WASHINGTON – Warning that George W. Bush’s war could kill, maim, or starve millions of Iraqi women and children and squander funds needed here at home, 10,000 women, many with their families, marched on the White House, March 8, chanting “Money for the homeless, not for war.”

The “Code Pink” protest, a “women’s pre-emptive strike for peace,” attracted busloads of protesters from as far away as Minnesota and Vermont. The women wore pink coats, sweaters, and berets and carried clotheslines festooned with pink underwear for delivery to the White House, a parody of color-coded Homeland Security. During a pre-march rally in Malcolm X Park, Medea Benjamin, an organizer of the march, said, “The majority of women oppose a war on Iraq. We’re determined to stop the Bush administration from putting our families at risk and inflaming anti-Americanism all over the world by attacking a country that has not attacked us.”

Gloria Johnson, president of the Coalition of Labor Union Women (CLUW), drew cheers when she decried the $200 billion cost of war on Iraq and the military occupation that follows. “Wouldn’t it make more sense to take that money and provide health care for the 47 million people who lack it?” Johnson demanded as the crowd cheered. “I am proud that so many women have come together to try to convince Bush that what he is doing is wrong. We are on to you,” she said, gesturing toward the White House.

Kim Gandy, president of the National Organization for Women, warned that Attorney General John Ashcroft is impugning the patriotism of anyone who protests Bush policies, “This is one patriot who doesn’t intend to be silenced by John Ashcroft.” she said.

Gandy, holding her daughter, Cady, on her lap, later told the World, “An enormous number of innocent Iraqi civilians would die” if the Pentagon unleashes its “Shock and Awe” attack. “More than half the population of Iraqi cities is children. And many of our own sons and daughters are in harm’s way as well. Iraq is destroying its weapons. The inspections are working.”

The threat of war, Johnson said, has impacted very negatively on the economy. Since Bush took office, more than two million jobs have been lost. Bush’s tax giveaways to the rich have eaten up budget surpluses and the states are now saddled with huge budget deficits, she said. “One reason Bush is pushing this war is that it is a diversion. He knows the economy is going to hell and his popularity is going down. He’s got to focus attention on the war. It’s all he’s got going,” Johnson said.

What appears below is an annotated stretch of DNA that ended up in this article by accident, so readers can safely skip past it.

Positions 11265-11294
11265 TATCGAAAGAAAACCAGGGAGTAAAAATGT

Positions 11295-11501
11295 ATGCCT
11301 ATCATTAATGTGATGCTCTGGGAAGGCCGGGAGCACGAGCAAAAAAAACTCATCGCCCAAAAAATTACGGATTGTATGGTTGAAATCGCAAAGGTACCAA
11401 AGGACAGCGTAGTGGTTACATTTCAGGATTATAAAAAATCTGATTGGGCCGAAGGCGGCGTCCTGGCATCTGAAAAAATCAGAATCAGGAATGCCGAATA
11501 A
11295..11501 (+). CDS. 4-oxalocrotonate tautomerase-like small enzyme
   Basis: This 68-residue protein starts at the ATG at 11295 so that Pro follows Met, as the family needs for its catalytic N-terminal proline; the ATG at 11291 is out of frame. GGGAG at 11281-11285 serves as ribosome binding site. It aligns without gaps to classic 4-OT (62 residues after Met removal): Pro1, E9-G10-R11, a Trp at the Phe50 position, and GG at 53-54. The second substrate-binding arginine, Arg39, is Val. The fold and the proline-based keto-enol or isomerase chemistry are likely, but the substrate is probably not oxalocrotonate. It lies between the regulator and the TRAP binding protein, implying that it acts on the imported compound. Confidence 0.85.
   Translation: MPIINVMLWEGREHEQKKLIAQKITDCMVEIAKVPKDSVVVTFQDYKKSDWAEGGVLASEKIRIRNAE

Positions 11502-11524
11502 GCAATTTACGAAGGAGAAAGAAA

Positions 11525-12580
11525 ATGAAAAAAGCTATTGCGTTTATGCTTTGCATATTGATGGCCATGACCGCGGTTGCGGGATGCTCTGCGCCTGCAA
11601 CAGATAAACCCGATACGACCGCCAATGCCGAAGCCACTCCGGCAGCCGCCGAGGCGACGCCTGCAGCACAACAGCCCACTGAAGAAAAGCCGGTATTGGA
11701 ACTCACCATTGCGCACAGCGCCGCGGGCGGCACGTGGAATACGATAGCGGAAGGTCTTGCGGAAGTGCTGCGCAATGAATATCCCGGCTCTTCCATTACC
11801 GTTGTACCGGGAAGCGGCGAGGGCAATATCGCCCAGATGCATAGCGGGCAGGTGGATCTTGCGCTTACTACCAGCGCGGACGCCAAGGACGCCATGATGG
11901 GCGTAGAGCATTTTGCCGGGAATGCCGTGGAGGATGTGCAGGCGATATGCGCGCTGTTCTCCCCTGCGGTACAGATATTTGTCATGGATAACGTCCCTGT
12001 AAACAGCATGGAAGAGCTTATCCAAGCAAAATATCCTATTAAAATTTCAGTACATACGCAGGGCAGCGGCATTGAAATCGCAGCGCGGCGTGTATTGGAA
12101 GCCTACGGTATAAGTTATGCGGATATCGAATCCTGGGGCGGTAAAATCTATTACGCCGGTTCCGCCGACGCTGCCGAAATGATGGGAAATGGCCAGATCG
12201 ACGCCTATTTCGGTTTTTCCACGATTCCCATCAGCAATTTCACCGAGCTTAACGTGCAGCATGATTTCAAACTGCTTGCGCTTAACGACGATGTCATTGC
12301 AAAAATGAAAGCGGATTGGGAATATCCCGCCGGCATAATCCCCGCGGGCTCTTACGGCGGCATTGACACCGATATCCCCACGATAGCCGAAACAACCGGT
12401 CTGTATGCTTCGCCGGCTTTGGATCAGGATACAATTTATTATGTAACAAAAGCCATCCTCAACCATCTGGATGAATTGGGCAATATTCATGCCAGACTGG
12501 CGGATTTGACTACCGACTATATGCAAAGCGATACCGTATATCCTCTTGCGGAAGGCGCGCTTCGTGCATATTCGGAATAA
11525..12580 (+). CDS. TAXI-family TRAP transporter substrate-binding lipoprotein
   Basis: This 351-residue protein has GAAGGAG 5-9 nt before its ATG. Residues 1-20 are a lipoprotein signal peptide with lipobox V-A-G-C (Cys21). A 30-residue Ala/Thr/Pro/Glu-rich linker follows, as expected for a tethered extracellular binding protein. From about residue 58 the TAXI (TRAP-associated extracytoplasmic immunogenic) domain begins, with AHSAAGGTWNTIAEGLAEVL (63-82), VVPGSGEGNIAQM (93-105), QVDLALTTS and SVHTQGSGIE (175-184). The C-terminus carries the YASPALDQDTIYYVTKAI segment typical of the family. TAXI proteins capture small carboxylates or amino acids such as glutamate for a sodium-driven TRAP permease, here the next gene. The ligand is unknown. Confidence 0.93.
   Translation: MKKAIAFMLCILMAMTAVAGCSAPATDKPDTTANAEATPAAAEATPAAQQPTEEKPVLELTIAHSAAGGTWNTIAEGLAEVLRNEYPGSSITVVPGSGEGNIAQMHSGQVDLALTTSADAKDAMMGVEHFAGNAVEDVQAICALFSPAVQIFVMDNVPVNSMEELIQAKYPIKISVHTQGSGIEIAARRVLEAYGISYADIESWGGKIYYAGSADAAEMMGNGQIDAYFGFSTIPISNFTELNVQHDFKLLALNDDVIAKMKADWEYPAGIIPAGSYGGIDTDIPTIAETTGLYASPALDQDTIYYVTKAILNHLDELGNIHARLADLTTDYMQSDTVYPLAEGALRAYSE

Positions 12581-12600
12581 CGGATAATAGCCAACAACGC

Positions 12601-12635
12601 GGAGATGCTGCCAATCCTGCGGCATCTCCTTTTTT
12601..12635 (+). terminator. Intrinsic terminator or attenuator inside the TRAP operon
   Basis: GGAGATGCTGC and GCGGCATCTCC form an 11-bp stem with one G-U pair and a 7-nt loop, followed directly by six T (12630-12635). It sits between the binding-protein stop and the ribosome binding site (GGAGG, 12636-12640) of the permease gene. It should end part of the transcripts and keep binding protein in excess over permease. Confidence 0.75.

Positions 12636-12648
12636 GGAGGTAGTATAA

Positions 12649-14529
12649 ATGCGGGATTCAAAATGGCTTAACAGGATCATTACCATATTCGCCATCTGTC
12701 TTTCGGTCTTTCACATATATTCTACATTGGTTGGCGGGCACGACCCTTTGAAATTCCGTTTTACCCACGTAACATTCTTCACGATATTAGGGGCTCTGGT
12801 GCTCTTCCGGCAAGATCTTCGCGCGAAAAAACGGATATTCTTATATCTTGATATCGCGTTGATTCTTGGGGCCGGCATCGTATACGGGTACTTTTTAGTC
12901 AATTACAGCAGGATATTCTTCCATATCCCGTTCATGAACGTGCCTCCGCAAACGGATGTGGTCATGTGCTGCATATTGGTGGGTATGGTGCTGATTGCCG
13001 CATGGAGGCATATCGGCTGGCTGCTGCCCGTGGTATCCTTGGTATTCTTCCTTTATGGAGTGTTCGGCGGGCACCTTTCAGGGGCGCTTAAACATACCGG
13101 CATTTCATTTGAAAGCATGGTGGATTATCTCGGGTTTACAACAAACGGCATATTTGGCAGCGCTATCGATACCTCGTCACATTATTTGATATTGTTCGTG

She assailed Bush for “trying to destroy “… all the programs to meet human needs … we are really in a sad state. This man with his war, his budget cuts, has got to go,” in 2004, she said.

The crowd flowed down 16th Street toward the White House beneath a sea of banners and placards. Twenty-five of the protesters were arrested when they defied Bush administration regulations severely curtailing the First Amendment right to “peacefully assemble.”

Audrey Nwanze, owner of the Mocha Hut, a small coffee shop in the capital, marched for the first time, accompanied by her four young children. “I think this is the most important time to be speaking out for peace,” she told the World “War could have an effect on our livelihoods. Our business goes down on the threat of war. War will affect the lives of my children and Iraqi children as well. One of my children asked me the other night, ‘If bombs destroy their homes, who will rebuild them?’”

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